Trenton, New Jersey based artist, Duece, dropped his latest EP “Foreign” in October. Working closely with executive producer DJ Juelz Flavour, the EP was recorded in Europe. While writing and recording the EP, Duece had the pleasure of meeting artists such as Aboogie with da hoodie, Petey Pablo, YBN Namir, and 6ix9ine who all gave their insight on the direction of “Foreign”. If you like tedious over produced beats with nursery style rhymes about nothing important than this is not the EP for you. But if you like top notch lyricism over dope beats then grab this album immediately. Duece is a clever lyricist who upgrades tracks and can flow on almost any type of beat and sound great. At the same time he employs all the trendy trap tricks and effects, as well as a fair amount of melody with just a slight tinge of emo.
The record alternates between moderately-paced, confident declarations of intent, and slower, more vulnerable attempts at understanding struggles. Interestingly, if an ongoing motif exists in the confines of the EP, it’s that the nature of the wide-ranging production swings like the movements of a pendulum.
Each song, while sprinkled with luminous energy underneath the brooding melancholy, features luscious hypnotic and dreamy production. There’s an element of organic warmth on most songs that complement the emotional and immediate nature of “Foreign” quite well. It’s a great record to listen to when you’re going through some shit of your own and you want an uplift.
From the moment the EP opens with “Intro – They Not From The Town”, it has an odd soothing quality to it, like the soundtrack of somebody genuinely trying to get better. It’s mostly an intimate and endearing experience.
Both “Crusin Thru” and “Racks To Riches”, is proof you can write emotional and introspective rap lyrics without sounding like an out an out egoist, or person trying to draw attention to himself. Its mood music that is efficient for what it is and it reflects thoughts many people on a serious grind feel. The EP has an emotional sophistication and a brutal honesty that is often absent from a genre that too often indulges in over-intellectualizing allegories.
The result is straightforward and relatable track like “Run It Up”, yet loaded with inherent meaning. “Somebody” has this visceral singalong quality that anyone going through a rut can sing at the top of their lungs: “Somebody hatin’ on me. Somebody wanna be me. She searchin’ for a nigga like me. But baby that nigga ain’t me.”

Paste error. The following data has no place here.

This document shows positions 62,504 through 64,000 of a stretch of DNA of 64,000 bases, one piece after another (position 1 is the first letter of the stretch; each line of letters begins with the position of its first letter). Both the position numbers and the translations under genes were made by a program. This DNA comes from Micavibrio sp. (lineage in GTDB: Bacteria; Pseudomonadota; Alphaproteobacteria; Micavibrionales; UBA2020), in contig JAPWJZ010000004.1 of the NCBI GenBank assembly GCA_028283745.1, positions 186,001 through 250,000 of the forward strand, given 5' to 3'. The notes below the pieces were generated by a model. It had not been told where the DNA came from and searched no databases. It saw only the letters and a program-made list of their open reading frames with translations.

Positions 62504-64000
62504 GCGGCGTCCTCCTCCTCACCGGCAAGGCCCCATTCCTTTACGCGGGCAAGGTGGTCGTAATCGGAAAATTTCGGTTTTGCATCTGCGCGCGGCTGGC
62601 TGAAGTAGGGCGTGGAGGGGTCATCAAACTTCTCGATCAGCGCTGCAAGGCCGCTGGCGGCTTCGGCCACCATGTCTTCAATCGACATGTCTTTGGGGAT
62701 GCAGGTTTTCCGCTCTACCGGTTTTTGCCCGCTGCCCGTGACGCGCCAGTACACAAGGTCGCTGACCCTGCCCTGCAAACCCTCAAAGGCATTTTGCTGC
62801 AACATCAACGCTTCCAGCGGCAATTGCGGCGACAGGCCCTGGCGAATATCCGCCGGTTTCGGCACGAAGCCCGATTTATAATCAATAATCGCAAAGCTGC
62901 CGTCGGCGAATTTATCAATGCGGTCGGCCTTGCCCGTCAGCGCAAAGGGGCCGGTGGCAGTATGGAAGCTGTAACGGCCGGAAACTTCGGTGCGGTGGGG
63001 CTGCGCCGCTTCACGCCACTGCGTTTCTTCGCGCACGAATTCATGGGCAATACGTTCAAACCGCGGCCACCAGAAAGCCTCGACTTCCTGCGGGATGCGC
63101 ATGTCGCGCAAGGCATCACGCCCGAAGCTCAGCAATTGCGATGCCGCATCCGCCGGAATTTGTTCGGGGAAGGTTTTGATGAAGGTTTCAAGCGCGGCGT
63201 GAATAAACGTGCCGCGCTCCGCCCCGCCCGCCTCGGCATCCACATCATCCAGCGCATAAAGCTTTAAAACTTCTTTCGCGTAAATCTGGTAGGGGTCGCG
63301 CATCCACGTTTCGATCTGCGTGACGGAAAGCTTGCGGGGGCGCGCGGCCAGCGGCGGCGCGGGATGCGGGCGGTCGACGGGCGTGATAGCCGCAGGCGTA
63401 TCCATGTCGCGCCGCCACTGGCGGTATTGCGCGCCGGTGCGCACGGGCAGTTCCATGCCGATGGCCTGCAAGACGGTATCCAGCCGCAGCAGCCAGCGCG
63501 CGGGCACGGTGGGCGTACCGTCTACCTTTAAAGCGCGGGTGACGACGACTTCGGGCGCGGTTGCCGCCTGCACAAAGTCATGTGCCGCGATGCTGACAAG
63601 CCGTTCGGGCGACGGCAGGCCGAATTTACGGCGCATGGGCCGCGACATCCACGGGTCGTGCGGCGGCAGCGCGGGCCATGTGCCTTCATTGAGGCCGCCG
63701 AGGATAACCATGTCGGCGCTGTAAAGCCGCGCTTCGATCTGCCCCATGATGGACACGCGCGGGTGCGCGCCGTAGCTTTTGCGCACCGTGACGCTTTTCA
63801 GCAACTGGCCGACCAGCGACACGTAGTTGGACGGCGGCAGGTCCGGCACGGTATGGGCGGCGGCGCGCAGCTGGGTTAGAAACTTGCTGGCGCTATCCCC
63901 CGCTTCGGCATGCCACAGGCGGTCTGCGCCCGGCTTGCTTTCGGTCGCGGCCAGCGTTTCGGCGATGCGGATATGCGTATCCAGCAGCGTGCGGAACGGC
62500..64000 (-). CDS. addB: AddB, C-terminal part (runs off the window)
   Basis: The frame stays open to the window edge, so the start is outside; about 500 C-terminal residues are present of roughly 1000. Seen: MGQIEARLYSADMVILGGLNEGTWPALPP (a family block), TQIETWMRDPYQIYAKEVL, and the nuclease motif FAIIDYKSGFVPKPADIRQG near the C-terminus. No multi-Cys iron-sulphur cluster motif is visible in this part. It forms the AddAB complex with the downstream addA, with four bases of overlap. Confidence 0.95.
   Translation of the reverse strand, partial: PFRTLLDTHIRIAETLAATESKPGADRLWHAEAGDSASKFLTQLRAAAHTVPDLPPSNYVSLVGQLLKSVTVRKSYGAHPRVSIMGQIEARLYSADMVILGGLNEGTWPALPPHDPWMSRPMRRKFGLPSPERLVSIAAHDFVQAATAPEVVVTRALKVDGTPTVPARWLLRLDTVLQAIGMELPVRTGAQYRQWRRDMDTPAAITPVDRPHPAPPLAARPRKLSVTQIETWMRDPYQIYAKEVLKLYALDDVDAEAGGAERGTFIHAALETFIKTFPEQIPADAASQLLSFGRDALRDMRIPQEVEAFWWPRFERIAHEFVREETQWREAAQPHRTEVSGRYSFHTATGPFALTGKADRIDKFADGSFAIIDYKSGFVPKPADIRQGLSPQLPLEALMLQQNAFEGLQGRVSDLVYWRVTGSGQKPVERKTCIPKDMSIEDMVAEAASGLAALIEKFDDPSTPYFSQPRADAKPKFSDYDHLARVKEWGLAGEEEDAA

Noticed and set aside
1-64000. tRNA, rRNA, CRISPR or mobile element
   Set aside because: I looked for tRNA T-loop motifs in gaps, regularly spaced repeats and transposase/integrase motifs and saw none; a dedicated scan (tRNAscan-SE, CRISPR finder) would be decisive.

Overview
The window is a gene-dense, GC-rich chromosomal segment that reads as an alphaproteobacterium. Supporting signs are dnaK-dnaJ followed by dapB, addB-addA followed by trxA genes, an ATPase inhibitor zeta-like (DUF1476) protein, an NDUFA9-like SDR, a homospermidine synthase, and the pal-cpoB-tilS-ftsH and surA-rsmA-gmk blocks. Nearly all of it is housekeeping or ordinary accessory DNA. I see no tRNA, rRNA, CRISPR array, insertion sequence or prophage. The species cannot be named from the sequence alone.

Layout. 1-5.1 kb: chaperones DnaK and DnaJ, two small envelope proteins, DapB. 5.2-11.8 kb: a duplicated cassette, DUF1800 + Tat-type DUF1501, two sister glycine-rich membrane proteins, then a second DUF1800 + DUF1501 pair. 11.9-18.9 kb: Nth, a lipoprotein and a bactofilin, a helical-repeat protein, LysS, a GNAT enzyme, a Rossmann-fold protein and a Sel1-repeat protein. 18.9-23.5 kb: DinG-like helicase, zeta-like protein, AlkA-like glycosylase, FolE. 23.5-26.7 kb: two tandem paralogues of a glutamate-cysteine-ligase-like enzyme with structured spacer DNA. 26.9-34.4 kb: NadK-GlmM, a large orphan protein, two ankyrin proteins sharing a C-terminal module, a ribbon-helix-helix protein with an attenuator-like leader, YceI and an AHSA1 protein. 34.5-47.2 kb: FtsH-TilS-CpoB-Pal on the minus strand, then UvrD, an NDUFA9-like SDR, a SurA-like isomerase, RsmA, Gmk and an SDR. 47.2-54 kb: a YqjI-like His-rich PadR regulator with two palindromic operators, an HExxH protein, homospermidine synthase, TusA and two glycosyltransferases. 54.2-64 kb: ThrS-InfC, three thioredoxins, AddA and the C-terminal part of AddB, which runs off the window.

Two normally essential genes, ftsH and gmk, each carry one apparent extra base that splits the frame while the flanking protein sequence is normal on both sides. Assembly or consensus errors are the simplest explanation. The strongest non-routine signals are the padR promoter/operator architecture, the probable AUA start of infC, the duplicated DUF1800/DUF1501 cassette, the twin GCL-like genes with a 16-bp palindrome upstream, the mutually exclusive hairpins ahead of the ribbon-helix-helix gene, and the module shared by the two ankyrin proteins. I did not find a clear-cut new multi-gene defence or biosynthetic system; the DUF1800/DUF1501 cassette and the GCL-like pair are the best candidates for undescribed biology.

Duece’s ability to provide a rounded and clear-eyed exploration of his emotions and feeling, speaks to his artistic capabilities in producing a cohesive and well-structured project. This is arguably also accentuated by the styling of the EP – smooth instrumentation, drawn out, often melodic lyrical delivery.
The “Foreign” EP has a specific style and aesthetic that the songs all seem to fit within – but there’s enough variation and uniqueness throughout to stop claims of repetition or a lack of variation. “Stan” is another standout, with a simple drum beat and a dispersed piano acting as the backdrop for Duece’s catchy melodic approach to the song.
There is a great level of artistic focus shown with regards to the track listing, with a relatively cohesive shift from song to song, helping the project sound great as a whole. The skill in dealing with both the positive and the negative in such a clean style of writing makes “Wrong” an easy listen, while “On Me”, Deuce rapidly unpacks his issues in an intense rhyming style.
While the EP has its fair share of singing, it is filled with solid rapping and lyricism that. This along with the myriad of instrumentals that are included throughout “Foreign”, make for a well put together and captivating piece of work.